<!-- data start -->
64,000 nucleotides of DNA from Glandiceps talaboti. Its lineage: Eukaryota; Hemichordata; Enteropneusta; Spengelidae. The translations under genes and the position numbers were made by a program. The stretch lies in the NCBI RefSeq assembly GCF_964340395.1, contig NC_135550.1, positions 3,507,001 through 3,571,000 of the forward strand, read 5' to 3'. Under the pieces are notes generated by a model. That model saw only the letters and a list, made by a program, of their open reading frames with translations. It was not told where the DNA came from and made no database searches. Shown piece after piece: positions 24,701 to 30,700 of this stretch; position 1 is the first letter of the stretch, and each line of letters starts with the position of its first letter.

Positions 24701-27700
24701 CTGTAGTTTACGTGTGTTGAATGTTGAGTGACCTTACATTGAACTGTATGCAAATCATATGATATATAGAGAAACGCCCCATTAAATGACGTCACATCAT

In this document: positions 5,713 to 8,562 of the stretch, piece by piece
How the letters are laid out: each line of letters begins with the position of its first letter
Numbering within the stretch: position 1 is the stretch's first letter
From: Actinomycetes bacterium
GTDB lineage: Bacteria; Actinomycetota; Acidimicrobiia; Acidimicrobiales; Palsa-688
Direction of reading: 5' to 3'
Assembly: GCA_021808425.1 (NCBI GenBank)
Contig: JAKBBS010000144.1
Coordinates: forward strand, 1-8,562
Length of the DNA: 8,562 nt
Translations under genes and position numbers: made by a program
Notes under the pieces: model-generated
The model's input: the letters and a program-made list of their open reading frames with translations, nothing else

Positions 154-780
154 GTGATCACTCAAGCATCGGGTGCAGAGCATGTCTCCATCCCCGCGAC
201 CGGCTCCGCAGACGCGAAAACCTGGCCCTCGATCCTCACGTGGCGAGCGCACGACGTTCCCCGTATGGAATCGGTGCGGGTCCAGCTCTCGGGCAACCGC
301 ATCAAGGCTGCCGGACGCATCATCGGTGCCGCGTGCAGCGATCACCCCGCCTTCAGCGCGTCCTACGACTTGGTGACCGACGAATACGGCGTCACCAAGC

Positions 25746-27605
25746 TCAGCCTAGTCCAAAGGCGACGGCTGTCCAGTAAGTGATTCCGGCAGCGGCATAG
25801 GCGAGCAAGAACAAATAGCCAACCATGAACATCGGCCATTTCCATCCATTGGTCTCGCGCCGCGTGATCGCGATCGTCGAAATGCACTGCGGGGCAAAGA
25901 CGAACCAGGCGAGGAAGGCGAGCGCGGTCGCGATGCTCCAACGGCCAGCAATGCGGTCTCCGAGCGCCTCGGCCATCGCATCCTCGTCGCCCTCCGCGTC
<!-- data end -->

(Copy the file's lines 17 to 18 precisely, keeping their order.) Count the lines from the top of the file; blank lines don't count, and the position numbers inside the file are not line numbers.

Positions 154-780
154 GTGATCACTCAAGCATCGGGTGCAGAGCATGTCTCCATCCCCGCGAC